Education Publications

Document Type

Article

Publication Date

2017

Journal

International Journal of Bilingualism

URL with Digital Object Identifier

https://doi.org/10.1177/1367006917728395

Abstract

Abstract

Aims and objectives: This study investigates the extent to which young heritage speakers’ oral narratives in L1 differ from monolinguals’ narratives with regard to lexical richness (lexical diversity and lexical sophistication). It also explores which demographic factors (age, age at emigration and length of emigration) and/or sociolinguistic factors (frequency of heritage language use and parental attitudes towards heritage language maintenance) account for the differences.

Data and analysis: The participants were a group of 25 young speakers of Persian as a heritage language, who were either born in or emigrated to New Zealand, and a group of 25 monolingual counterparts in Iran. Demographic information about the heritage speakers as well as information about parental attitude and practices regarding heritage language acquisition and maintenance were collected through semi-structured interviews with their parents. A film-retelling task was used to elicit the oral narratives, and these were analyzed for lexical diversity (by means of the Measure of Textual Lexical Diversity—MTLD) and for lexical sophistication (by counting the incidence of low-frequency words).

Findings and conclusion: As expected, the monolinguals’ narratives tended to manifest greater lexical richness than the heritage speakers’, especially according to the measure of lexical sophistication. Against expectation, frequency of heritage language use and parental attitude towards heritage language acquisition and maintenance were not found to be significant predictors of the young heritage speakers’ results. For the heritage speakers who were born in New Zealand, the results were predicted best by their age, while for those who arrived in New Zealand at a later age, the best predictors were both their age and how old they were at the time of emigration. This suggests that the demographic factors overrode the potential influence of the sociolinguistic variables examined.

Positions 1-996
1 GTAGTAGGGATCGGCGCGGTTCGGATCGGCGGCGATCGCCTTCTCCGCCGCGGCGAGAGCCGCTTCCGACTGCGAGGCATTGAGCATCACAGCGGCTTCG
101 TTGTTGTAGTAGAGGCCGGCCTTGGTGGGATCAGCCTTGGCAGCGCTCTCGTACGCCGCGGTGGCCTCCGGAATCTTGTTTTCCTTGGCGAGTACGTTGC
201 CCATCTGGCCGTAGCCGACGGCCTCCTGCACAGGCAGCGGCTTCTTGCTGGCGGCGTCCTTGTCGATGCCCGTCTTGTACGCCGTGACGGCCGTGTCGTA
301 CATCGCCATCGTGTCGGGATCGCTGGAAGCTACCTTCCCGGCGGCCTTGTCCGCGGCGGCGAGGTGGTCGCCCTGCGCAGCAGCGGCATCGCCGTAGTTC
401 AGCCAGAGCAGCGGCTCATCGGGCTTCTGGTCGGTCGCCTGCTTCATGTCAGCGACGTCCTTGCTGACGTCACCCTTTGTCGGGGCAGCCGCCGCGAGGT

Originality: This study sheds light on (factors that contribute to) young heritage speakers’ L1 lexical competence, a topic which has hitherto been under-investigated.

Significance and implications: A major implication of this study is showing the association of age and heritage speakers’ lexical richness. Although the statistical analyses did not show the effect of sociolinguistic variables, this finding indirectly supports the effect of parental input on heritage language proficiency in young bilinguals.

Limitations: Limitations of the study include the relatively small number of participants, the use of only one task to elicit speech samples, and the reliance on parents’ self-reported family language habits.

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